One step in reading and analyzing scatterplots is simply identifying what the dots on the graph represent. If students do not understand the dots (including the position) how can they analyze. An approach I have used is start by having students create their own scatterplot for mileage and price of used cars they shop for on Carmax.com. This allows them experience the scatterplot from a data and context point of view.

Then I present the scatterplot of used Ford Mustangs on a Jamboard (image above) with ads for two used Mustangs along with a cutout of each car. The goal is to help the students understand the reasoning behind the position of each dot.

First, I take the cutout of the first car and “drive it” along the x-axis (top 3 photos in gallery below). This helps them understand the horizontal axis placement. Then I move the car up to the appropriate price (bottom row left). Finally, I replace the car cutout with the bigger blue dot that was placed by the ad with the car. We then discuss that a dot can be used to represent that car and the location on the scatterplot is based on the two values in the ordered pair (which can be typed into the ( , ) in the Jamboard next to each car.

The same steps are used for the other Mustang (see it “driving” along the x-axis below).

The next step would be to identify additional points on the scatterplot. I then revisit driving the cars and show that driving the car more miles results in a lower price and driving the car less miles results in a higher price. Finally, we discuss that this is a general trend but that it is not always true for each car. I highlight a couple points where one of the cars has more miles and a higher price (below). This leads into a discussion about additional factors influencing price.

When our 3rd child was born, we decided to buy a used Honda Odyssey as 3 young kids were not fitting into a sedan. Being the stats geek I am (master’s in statistics at the University of South Carolina – total geek) I collected mileage and price data for all the used Odysseys for sale on dealer sites throughout South Carolina. I then created a the scatterplot shown below. I went to a dealer, showed an agent my graph, and he immediately exclaimed “Where did you get that? We create graphs like that every week!”

It was this experience that led me to the idea of using used car data to introduce linear functions. Shopping for a used car has proven to be a relevant, real life activity the students enjoy.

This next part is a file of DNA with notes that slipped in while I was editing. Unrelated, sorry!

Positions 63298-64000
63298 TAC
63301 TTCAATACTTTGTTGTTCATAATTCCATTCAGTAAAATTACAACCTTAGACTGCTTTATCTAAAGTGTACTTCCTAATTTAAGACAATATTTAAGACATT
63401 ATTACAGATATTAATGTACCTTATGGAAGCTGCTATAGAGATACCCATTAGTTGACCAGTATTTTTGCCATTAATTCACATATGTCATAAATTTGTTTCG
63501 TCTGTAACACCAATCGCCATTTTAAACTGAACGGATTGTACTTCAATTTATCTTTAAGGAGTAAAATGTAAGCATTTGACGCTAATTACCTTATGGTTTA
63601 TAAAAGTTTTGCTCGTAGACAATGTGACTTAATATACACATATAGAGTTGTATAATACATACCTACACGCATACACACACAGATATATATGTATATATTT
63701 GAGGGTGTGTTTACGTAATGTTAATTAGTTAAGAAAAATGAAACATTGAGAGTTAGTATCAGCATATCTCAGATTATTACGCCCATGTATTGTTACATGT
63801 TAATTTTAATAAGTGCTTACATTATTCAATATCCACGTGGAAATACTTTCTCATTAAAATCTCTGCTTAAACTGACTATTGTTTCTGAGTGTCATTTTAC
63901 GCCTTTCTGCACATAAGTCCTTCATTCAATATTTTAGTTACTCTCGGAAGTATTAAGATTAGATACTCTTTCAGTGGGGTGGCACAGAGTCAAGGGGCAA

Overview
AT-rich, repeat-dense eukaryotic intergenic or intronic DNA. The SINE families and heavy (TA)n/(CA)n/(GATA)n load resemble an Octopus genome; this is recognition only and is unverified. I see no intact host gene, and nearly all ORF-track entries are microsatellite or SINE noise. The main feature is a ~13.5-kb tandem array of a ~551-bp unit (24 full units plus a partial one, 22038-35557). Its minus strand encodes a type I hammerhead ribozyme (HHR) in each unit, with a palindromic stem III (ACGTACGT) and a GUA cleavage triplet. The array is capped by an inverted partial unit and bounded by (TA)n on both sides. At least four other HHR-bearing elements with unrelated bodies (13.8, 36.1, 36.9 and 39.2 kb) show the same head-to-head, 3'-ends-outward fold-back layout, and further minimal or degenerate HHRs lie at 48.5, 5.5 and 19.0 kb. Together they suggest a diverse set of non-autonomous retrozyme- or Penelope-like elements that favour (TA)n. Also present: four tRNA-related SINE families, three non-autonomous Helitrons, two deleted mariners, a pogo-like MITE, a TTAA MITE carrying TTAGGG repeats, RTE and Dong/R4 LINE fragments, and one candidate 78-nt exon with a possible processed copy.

Here is a link to a comprehensive activity that walks students through various components I use for introducing students to linear function topics.

Used car shopping to collect data on 10 used cars of a single make and model.

Creating a scatterplot for price vs mileage of the used car of choice.

Creating a line of best fit (regression line) to model the data.

Creating a linear bi-variate equation (regression equation) to model the data.

The activity is presented on a WORD document (feel free to revise). It shows screenshots to walk student through the Carmax website (subject to Carmax revising their website). The screenshots make it easy for the student to navigate, which increases independence. (NOTE: there is an ample number of Youtube videos on using Google Sheets for this activity.)

The end product looks like this. Note the importance of using 1000s of miles as the slope is more meaningful, -$140.64 per thousand miles, as opposed to 14 cents per mile. I would start with the scatterplot alone to unpack the variables, the relationship between the variables, and the ordered pairs. Then the line and equation can be introduced to show a meaningful use of the line and the equation. The y-intercept has meaning with “0 miles” equating to a new car (I do not explain that new cars have miles already accumulated until we unpack the math).